there for about a week. I was the darling of the women, old and young, because I was making it mighty difficult for the drunkards in town, I tell you. I was taking in as much as five or six dollars a night—ten cents per person, children and free n------—and business was getting better every day. But somehow or another, a little rumor started going around last night that I was secretly drinking in secret. A n----- woke me up this morning and told me that people were quietly gathering together with their dogs and horses and that they’d be coming to get me in about half an hour. Then they were going to run me down, and tar and feather me if they caught me. They would ride me on a rail for sure. I didn’t wait for breakfast—I wasn’t hungry.”
“Old man,” said the young one, “I reckon we might double-team it together; what do you think?” “Old man,” said the younger one. “I reckon we should join forces and work together as a team. What do you think?”
“I ain’t undisposed. What’s your line—mainly?” “I wouldn’t be against it. What line of work are you in?”
“Jour printer by trade; do a little in patent medicines; theater-actor—tragedy, you know; take a turn to mesmerism and phrenology when there’s a chance; teach singing-geography school for a change; sling a lecture sometimes—oh, I do lots of things—most anything that comes handy, so it ain’t work. What’s your lay?” “Journeyman printer, by trade. But I also work a little in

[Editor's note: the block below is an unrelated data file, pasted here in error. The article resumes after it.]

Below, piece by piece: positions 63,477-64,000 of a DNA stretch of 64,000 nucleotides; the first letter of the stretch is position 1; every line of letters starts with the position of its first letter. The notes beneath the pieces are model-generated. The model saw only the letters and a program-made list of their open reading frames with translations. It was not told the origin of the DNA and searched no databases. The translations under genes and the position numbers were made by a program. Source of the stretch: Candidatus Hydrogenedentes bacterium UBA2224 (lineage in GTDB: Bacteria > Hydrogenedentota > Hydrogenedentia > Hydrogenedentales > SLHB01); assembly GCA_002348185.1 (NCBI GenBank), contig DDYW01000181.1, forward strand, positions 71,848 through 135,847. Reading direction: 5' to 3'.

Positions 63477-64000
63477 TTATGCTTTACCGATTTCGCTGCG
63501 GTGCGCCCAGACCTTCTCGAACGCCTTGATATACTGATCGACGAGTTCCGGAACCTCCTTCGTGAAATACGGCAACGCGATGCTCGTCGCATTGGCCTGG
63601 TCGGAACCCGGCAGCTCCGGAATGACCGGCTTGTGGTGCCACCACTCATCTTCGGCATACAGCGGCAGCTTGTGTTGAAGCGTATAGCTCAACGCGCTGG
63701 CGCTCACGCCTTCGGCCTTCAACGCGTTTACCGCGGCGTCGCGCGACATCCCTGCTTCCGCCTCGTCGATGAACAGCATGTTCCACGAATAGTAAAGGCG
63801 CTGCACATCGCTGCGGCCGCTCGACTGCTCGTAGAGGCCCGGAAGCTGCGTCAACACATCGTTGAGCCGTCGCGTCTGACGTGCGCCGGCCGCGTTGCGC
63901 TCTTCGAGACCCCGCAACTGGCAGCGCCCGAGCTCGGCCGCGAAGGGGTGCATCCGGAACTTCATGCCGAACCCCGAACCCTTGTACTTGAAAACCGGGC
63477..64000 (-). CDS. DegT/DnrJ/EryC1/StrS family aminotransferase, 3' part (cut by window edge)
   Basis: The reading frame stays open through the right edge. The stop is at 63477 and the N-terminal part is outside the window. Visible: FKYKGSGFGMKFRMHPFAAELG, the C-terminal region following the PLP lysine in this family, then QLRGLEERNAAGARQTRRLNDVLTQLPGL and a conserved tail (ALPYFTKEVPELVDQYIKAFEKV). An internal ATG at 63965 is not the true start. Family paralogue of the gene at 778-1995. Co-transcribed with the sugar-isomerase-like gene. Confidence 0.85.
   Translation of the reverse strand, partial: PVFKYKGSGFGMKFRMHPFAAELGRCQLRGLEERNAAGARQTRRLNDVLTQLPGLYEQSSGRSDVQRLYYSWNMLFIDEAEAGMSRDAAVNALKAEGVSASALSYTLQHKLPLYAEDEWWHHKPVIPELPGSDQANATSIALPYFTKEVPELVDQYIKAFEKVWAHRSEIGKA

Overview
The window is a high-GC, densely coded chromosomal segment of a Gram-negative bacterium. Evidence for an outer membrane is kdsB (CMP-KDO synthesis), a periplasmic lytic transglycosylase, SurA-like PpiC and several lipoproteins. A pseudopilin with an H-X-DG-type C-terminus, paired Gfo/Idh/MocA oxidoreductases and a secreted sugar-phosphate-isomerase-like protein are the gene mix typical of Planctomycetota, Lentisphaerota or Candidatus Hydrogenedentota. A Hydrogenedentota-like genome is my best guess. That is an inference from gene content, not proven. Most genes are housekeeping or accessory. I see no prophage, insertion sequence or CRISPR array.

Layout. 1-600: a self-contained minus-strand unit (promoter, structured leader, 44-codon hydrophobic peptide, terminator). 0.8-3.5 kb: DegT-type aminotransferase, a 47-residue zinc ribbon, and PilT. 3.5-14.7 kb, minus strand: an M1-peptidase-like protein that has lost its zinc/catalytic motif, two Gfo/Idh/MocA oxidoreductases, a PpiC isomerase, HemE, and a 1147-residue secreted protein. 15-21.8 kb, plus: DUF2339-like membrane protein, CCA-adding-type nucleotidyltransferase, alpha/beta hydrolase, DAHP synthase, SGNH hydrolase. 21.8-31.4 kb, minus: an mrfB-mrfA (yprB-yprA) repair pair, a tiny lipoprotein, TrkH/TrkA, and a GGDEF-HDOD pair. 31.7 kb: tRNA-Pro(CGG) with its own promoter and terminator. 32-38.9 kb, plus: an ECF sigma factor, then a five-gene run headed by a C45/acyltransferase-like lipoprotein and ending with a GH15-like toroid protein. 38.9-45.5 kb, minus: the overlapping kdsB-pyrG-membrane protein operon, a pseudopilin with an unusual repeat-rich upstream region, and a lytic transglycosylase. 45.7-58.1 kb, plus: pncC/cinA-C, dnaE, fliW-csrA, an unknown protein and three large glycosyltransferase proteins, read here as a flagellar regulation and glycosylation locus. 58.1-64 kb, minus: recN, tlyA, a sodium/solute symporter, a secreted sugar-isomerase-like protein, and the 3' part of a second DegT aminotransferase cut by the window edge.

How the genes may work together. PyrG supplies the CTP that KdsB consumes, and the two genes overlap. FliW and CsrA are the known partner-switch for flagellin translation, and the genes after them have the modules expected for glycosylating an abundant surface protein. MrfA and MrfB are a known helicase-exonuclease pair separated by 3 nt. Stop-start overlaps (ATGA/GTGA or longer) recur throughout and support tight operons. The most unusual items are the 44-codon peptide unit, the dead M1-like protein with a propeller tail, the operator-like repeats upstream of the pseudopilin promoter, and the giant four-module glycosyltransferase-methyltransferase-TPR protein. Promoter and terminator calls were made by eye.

patent medicine

tonics and elixirs; typically sold by con artists

patent medicine
and theater acting—mostly tragedies—you know. I’ve done a bit of hypontizing and


the study of the shapes of human skulls to determine personality and other characteristics

, when I’ve had the opportunity. I’ve taught singing and geography in school sometimes, lecturing… oh, I do lots of different things—anything handy, so I don’t consider it work. How about you?”
“I’ve done considerble in the doctoring way in my time. Layin’ on o’ hands is my best holt—for cancer and paralysis, and sich things; and I k’n tell a fortune pretty good when I’ve got somebody along to find out the facts for me. Preachin’s my line, too, and workin’ camp-meetin’s, and missionaryin’ around.” “I’ve worked a lot in the medical profession in my time. The

laying on of hands

religious practice in which the minister or healer places his or her hands on the subject to drive away disease or evil spirits

laying on of hands
to cure cancer, paralysis, and those kinds of things—that’s what I’m best at. And I’m a pretty good fortuneteller, when I’ve got a partner to help me find out all the facts first. Preaching is my main line of work, and I often work

camp meetings

religious services offered by traveling preachers